But there is also bad news: In the Philippines, the numbers are going in the opposite direction.
A study by the Global Burden of Disease Collaborative Network released at the last International AIDS Conference in Durban, South Africa, revealed that 74 countries, the Philippines included, saw increases in new HIV infection rates between 2005-2015. Apart from the Philippines, other countries included in the report were Egypt, Pakistan, Kenya, Cambodia, Mexico, and Russia.
Last year, 9,264 new cases were recorded by the Philippines' Department of Health. The number includes 1,113 AIDS cases and 439 deaths.
Overall, the Philippines has seen a total of 39,622 HIV cases, including 3,665 AIDS cases and 1,969 deaths. Health authorities now estimate that there are 30, possibly more new HIV infections per day in the Philippines, up from 1 case per day in 2008.
New infections are largely concentrated among key populations with specific risk behaviors, such as unprotected male-to-male sex, transactional sex and intravenous drug use. Sadly, only five percent of HIV-positive pregnant women have received antiretroviral medicines to prevent mother-to-child transmission.
Very few of those at-risk have taken an HIV test, with the number at zero for those under 18 years. (Lawmakers have proposed that minors be allowed to be tested for HIV without parental consent.)
Bootz Yabut -- Tita Bootz to friends and colleagues -- wants to change that.
Now 67 years old, Yabut, who identifies as gay, has a degree in medical technology and has worked in Kansas and the United Arab Emirates. Now permanently back in the Philippines, based in Baguio City, he has found a new calling: being a community HIV/AIDS advocate. And he does it all on a voluntary basis.
Along with other community members, among them Pastor Myke Sotero of the Metropolitan Community Church, Yabut spearheaded the creation of a CBS -- Community-Based HIV Screening -- one of a few such groups in the country.
There is one difference with Yabut's group: It does not receive any government or private funding, except for HIV test kits (Rapid Immunochromatographic HIV Test Kits) provided by the AIDS Research Group of the Manila-based Research Institute for Tropical Medicine (RITM).
"I have to buy our disposable gloves, cotton balls and adhesive bandages," he said, adding that when asked to conduct HIV testing in nearby towns and cities, he pays for all the travel expenses.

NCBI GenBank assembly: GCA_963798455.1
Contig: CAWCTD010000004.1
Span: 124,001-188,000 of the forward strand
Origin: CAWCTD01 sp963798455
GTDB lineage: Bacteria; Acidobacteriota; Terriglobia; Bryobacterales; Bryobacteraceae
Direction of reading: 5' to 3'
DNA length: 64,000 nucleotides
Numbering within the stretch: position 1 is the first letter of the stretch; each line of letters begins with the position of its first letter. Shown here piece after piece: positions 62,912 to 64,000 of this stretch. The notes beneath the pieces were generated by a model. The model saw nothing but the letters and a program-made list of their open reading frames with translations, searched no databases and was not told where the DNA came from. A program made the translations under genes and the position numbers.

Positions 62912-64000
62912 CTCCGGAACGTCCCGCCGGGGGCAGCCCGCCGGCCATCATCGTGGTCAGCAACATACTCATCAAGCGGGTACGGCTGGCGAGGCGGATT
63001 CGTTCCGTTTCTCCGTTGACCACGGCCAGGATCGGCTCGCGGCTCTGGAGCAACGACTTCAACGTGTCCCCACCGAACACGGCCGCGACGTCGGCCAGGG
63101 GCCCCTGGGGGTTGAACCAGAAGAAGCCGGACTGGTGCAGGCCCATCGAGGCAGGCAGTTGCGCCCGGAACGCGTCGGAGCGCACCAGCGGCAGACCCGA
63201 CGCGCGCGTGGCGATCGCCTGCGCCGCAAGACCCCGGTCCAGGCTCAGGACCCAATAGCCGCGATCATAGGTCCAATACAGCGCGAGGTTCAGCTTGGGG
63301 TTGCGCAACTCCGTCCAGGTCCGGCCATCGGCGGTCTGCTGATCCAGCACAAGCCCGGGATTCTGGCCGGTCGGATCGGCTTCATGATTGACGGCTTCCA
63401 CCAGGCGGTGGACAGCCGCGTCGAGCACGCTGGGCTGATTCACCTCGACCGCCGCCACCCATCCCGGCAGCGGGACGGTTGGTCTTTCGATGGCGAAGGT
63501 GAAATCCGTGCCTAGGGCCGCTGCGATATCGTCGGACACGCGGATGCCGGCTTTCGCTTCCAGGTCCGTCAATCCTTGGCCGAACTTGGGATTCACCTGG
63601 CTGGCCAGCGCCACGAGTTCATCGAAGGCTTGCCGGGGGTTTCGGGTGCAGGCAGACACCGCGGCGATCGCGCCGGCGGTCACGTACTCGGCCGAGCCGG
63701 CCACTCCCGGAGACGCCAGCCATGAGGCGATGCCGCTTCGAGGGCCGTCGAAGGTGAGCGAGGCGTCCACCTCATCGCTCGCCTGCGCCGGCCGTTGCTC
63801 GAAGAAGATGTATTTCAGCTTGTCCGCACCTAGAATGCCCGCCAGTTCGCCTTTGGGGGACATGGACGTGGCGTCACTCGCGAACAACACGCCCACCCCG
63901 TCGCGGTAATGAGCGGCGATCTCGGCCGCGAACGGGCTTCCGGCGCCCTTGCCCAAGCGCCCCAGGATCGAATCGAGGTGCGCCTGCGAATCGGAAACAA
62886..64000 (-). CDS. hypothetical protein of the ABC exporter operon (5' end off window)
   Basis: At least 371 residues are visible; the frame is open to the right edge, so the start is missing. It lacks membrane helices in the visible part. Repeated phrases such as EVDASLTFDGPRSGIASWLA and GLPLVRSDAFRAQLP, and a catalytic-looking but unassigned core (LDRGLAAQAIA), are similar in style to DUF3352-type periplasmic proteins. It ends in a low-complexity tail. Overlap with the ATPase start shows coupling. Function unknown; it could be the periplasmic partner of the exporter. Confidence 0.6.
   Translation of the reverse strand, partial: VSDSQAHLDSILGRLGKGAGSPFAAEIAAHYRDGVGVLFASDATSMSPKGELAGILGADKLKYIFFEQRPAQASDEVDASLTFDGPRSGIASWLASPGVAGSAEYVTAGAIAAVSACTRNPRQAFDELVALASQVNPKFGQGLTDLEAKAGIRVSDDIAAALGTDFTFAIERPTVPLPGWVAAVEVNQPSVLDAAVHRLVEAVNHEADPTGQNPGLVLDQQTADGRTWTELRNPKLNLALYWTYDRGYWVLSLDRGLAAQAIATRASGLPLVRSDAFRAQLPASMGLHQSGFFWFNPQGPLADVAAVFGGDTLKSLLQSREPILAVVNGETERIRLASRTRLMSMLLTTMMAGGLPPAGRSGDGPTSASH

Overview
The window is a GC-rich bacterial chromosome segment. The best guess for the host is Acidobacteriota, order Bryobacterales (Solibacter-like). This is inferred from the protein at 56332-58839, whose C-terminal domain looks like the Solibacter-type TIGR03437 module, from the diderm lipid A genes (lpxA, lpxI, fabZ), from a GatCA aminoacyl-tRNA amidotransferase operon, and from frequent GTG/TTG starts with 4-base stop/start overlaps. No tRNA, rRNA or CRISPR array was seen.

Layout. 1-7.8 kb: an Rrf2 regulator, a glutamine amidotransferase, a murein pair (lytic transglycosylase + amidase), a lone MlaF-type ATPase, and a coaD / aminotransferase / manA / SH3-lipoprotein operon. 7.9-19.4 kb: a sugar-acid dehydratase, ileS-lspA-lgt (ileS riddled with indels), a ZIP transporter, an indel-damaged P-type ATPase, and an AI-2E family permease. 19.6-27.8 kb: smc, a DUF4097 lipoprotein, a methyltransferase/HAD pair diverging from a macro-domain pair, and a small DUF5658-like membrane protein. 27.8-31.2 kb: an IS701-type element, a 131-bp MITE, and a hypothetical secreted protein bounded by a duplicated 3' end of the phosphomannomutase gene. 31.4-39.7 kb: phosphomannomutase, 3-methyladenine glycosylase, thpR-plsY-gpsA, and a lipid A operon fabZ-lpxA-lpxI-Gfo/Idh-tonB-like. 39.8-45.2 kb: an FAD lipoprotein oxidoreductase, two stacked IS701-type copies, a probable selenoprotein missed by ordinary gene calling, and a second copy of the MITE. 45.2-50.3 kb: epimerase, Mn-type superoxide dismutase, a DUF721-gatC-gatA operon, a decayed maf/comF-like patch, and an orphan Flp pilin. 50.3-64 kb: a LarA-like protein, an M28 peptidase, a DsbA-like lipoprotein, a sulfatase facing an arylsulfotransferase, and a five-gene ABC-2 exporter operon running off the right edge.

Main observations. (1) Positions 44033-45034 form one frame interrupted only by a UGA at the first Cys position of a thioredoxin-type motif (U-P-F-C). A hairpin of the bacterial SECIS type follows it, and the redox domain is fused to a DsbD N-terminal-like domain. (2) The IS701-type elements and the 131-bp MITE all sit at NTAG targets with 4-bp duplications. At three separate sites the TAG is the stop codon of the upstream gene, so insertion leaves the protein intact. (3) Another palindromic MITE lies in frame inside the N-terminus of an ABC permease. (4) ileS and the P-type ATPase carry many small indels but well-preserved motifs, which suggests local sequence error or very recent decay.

Most of the HIV testing happens in the Rainbow Barracks, an LGBT community-friendly bar he owns in Baguio. But his group has gone to events in La Union and Pangasinan and other provinces, conducting HIV testing among jail populations.
Despite having no funding, the CBS Baguio has an impressive record of HIV tests conducted. Since it was first set up in February 2016, it has tested almost 2,000 individuals, close to 3 percent of whom tested positive.
Those whose tests come back positive are referred to medical facilities like the Baguio General Hospital, which in turn arranges for a confirmatory Western Blot test done by the STD-AIDS Cooperative Central Laboratory at the San Lazaro Hospital in Manila.
Unlike the rapid HIV test the group conducts, in which results become available within minutes, the confirmatory test can take weeks. Yabut's group tries to be in contact with the HIV-positive clients to check on how they're doing while waiting for their confirmatory tests results.
While the community-based HIV screening is not anonymous (names and contact information are requested), it is confidential -- only Yabut or his individual volunteers and the client would know the test result.
I asked Yabut what his motivation is for doing his HIV advocacy.
"Now that I'm retired, I wanted to do something for the community -- especially the LGBTs and young people. There is no reason for the Philippines to buck the worldwide trend of declining new HIV infections. I want to see new HIV infections stopped before I die!" He seemed serious about his statement.
What makes the CBS successful?
Yabut says that his group treats clients like brothers, sisters and friends. In fact, he says that many of those they have recruited for testing often hang out in his bar -- including those who have tested positive. The bar holds events that promote better awareness about HIV and AIDS. "We even treat clients to a free drink when they come for testing," Yabut says.
Pastor Sotero told me that it works just as well that their group doesn't receive any funding because it shows to the clients that their advocacy is done purely out of concern for the community. Sotero has lost a loved one to AIDS.
On his 67th birthday in early May this year, many well-wishers came to Yabut's bar to greet him. There was karaoke singing, adobo rice, a flower bouquet and birthday cake for him.
It was a fun night for all, only momentarily interrupted every time Yabut goes into the HIV testing room to meet with a prospective client.
The CBS has a potential to be replicated in many more cities and towns in the Philippines. It can be an effective strategy to stop new HIV infections in the country, one HIV test at a time. Thanks to concerned individuals like Yabut, Pastor Sotero and their core group of dedicated volunteers.
Rene Astudillo is a writer, book author and blogger and has recently retired from more than two decades of nonprofit community work in the Bay Area. He spends his time between California and the Philippines.
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